When are blade servers a good fit for data environments?

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IT managers now have a myriad of choices for server replacement, and for many, with space at a premium, the traditional rack and tower servers are no longer sufficiently efficient.

Over recent years blade servers have become popular for a number of reasons, none more so than their compact size and the removal of some basic component such as a power supply to the mounting chassis. They have also become better equipped to handle virtualisaton.

IT managers need to think about the onboard memory available if their blade servers are intended as hosts for virtual machines, and how the servers will access storage. Using the Serial Attached SCSI (SAS) protocol may be difficult, as this can be limited by the available chassis space, and many businesses now prefer to use a storage area network.

Blade servers of the past have been limited by their expansion capabilities, not having the PCI Express standard for maximum throughput. But now they can handle expansion using mezzanine cards (sometimes called fibres) that can handle interfaces including Ethernet.

They can also usually support 2GB network cards with the interface itself built into the server chassis.

Dell has suggested the following checklist to decide whether blade servers are ideal for your data centre:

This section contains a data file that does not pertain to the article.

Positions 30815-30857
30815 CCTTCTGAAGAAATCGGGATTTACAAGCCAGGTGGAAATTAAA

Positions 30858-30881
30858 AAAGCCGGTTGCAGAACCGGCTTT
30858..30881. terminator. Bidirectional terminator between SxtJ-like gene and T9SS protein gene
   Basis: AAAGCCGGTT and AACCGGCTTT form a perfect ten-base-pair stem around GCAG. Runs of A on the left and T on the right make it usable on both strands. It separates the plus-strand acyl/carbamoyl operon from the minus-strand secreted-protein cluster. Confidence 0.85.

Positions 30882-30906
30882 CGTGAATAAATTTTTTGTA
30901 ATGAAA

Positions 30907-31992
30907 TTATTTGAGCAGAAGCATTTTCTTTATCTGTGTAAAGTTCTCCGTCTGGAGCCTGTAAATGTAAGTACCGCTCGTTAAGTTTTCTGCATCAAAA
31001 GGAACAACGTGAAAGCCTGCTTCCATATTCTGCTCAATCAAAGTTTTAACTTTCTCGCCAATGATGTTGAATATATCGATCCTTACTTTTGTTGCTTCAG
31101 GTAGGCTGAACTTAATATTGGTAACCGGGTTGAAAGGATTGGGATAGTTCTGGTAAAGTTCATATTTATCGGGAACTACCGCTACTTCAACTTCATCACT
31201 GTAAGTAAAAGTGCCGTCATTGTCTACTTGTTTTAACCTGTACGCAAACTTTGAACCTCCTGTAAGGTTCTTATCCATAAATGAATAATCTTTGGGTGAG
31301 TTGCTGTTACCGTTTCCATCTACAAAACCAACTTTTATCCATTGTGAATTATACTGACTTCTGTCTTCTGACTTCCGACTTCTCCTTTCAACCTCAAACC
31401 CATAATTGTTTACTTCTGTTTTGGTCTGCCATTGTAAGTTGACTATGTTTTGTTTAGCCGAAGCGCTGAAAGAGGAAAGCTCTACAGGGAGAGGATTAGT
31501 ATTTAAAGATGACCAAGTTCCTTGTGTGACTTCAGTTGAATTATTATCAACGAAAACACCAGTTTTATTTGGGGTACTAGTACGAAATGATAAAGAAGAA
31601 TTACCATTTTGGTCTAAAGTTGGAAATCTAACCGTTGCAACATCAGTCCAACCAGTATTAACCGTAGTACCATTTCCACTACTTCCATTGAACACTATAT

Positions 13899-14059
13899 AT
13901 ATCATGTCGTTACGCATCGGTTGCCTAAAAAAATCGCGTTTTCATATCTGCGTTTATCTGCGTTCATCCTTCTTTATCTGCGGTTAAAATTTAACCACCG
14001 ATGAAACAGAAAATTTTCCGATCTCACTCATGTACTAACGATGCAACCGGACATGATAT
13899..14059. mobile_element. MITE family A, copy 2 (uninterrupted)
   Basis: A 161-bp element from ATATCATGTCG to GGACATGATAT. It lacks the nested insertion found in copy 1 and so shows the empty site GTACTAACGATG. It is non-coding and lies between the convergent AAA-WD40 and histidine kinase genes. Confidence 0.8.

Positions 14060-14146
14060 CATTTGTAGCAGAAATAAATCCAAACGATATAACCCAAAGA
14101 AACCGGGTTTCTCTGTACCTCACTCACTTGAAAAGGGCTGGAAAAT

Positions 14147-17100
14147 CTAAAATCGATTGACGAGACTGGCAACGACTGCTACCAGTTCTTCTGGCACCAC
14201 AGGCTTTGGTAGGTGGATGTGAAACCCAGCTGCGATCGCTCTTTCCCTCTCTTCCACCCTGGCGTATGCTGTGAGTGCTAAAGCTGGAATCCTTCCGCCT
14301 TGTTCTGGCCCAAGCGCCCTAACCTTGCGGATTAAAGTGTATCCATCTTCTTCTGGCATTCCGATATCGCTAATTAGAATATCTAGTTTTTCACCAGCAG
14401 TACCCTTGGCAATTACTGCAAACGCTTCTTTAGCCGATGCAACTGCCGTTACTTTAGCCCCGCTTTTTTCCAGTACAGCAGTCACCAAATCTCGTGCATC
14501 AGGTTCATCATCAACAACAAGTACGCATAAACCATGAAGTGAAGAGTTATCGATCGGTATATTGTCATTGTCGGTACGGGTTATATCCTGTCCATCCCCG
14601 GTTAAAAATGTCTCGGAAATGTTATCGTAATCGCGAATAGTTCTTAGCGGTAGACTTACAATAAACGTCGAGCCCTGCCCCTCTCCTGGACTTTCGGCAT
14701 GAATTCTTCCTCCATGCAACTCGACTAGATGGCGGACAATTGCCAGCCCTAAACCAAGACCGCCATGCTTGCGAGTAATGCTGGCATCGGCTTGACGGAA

1. Are you purchasing or planning to deploy six or more servers for a single location?

2. Do you have the infrastructure to support 208v power?

3. Are you standardised on external networked storage (FC/iSCSI/NAS) or do you have workloads that require only minimal levels of local storage?

4. Do you require Enterprise Class RAS and/or manageability for your servers?

5. Are you facing challenges with data centre space?

6. Do you desire more automated, simplified server management?

7. Would you like to optimise your data centre power and cooling or reduce your current data centre energy consumption?

8. Are you in the process of consolidating workloads or virtualising your environment?

9. Are you adopting or planning for 10GbE (LAN and/or SAN) or InfiniBand?

Moving to blade servers is a decision that needs to be taken carefully: change in the server infrastructure that your business uses will be a long term commitment.

The chassis that the blades will use carries many of the components that are built into a traditional server. Removing I/O ports, power supplies and cooling from the server itself offers flexibility, but care must be taken to ensure each chassis it full and working at its optimum capacity.

For IT managers looking to expand their servers from existing tower systems, or racks that are taking up too much space, the blade server can offer the ideal solution. Once the chassis is in place, the expandability on offer more than pays for the initial outlay, as businesses find that as they expand their blade server infrastructure can grow with them.